Lack of near-term triggers to cap upsides in Aurobindo Pharma

In addition to injectables, the company is spending on capex and research and development projects
The Aurobindo Pharma stock was down 2.74 per cent after its March quarter results missed street expectations. Further, the stock does not have any near term triggers while its valuations are trending higher than its historical average. 

The Q4 disappointment was largely due to the weak show in the European operations which reported a revenue fall of 6 per cent while rest of the world business was down 19 per cent. Revenue from the US, its largest geography, was flat on a sequential basis and up 5 per cent after adjusting for the divestment of the Natrol business.

Though injectables and branded oncology segments saw flattish performance and over the counter business posted steady growth, the company faced pricing pressures in its oral solid business. Its antiretroviral segment, the third largest after the US and European businesses posted a strong 29 per cent growth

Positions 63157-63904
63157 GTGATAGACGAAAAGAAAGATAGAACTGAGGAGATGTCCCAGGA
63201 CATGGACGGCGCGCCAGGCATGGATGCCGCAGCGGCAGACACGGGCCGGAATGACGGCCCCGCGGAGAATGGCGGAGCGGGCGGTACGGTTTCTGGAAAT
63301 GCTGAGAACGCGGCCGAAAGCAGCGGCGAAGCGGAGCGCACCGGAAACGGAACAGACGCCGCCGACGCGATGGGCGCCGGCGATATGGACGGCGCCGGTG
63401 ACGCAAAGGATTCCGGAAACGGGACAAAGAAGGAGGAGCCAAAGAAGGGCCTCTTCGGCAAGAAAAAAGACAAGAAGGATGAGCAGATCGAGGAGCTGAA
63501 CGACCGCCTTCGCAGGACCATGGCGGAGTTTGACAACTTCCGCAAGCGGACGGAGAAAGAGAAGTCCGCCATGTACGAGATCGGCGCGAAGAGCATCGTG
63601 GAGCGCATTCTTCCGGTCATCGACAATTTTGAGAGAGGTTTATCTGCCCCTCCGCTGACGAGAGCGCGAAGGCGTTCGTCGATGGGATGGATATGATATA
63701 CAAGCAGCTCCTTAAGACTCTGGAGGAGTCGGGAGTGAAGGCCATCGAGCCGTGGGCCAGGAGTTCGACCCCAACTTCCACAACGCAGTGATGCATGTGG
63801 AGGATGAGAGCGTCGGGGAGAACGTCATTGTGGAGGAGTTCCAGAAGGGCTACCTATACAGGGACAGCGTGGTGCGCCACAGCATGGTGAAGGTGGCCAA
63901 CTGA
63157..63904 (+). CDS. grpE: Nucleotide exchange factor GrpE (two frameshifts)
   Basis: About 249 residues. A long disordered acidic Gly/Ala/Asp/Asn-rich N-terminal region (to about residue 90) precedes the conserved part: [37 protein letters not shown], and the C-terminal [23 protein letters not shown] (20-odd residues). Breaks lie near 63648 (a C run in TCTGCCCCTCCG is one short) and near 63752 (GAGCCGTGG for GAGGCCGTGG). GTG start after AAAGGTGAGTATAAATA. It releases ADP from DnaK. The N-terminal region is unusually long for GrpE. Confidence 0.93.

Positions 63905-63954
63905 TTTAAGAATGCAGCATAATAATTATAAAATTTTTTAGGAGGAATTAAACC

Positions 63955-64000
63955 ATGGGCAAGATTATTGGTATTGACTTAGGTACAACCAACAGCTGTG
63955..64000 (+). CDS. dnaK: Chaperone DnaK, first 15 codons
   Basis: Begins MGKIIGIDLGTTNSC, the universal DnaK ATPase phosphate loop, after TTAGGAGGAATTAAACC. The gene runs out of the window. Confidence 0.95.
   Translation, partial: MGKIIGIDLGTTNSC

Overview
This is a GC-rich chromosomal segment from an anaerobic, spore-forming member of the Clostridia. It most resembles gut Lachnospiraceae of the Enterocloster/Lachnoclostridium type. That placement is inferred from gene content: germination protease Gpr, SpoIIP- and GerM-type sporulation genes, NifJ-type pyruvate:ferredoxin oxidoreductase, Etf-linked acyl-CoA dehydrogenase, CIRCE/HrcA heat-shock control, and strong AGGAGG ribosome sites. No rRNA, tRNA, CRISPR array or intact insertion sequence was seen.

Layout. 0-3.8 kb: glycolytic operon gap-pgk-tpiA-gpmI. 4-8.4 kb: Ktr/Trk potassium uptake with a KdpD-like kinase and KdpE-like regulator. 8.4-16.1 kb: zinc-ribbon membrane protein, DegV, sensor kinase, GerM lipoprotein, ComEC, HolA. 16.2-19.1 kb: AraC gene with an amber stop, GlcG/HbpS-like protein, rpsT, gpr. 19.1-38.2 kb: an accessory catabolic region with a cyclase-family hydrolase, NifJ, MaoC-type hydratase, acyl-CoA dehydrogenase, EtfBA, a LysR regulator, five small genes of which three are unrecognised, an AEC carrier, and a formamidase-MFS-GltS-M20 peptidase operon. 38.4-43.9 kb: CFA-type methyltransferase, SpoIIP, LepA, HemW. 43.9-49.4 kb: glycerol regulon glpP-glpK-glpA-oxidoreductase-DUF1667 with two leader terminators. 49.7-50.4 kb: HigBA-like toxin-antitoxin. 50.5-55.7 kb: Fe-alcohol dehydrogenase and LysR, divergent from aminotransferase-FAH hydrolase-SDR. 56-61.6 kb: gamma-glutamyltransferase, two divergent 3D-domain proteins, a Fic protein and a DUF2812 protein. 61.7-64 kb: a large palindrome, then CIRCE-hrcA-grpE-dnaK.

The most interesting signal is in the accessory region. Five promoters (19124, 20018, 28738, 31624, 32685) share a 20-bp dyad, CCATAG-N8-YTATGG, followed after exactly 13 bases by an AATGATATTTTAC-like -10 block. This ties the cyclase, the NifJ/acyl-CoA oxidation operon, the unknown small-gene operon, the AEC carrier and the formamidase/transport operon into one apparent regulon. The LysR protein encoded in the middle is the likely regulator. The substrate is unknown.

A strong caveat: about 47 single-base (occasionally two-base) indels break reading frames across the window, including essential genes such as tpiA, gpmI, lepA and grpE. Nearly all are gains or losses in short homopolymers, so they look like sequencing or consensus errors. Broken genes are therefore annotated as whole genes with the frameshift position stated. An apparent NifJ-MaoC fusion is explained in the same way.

While its global injectables business stood at $395 million at the end of FY21, the company expect this to grow to $650-700 million in the next three years on the back of 54 pending abbreviated new drug applications and 91 approved products, European penems (antibiotic) and oncology injectables, and two additional injectable plants.

In addition to injectables, the company is spending on capex and research and development projects on vaccines, biosimilars and inhalers to drive growth in the long term. Meaningful contribution from these opportunities will however be backended with gains coming in FY24. This means limited room for the company to outperform in the near term. 

Say Kunal Dhamesha and Anas Dadarkar of Emkay Research, “The near-term pipeline seems more commoditized and offers limited room for outperformance on growth and on margin fronts. Moreover, heavy capex for active pharmaceutical ingredients (API) and formulations capacity and API production-linked scheme would also put pressure on free cash flow generation in the near term.” 

Given a muted March quarter performance, near term performance likely to be hampered due to the pandemic and growth opportunities a couple of years away, some brokerages have cut their FY22 earnings estimates by 3-10 per cent. With valuations too at higher than historical averages and little upside from current target prices, investors should await an attractive entry point.


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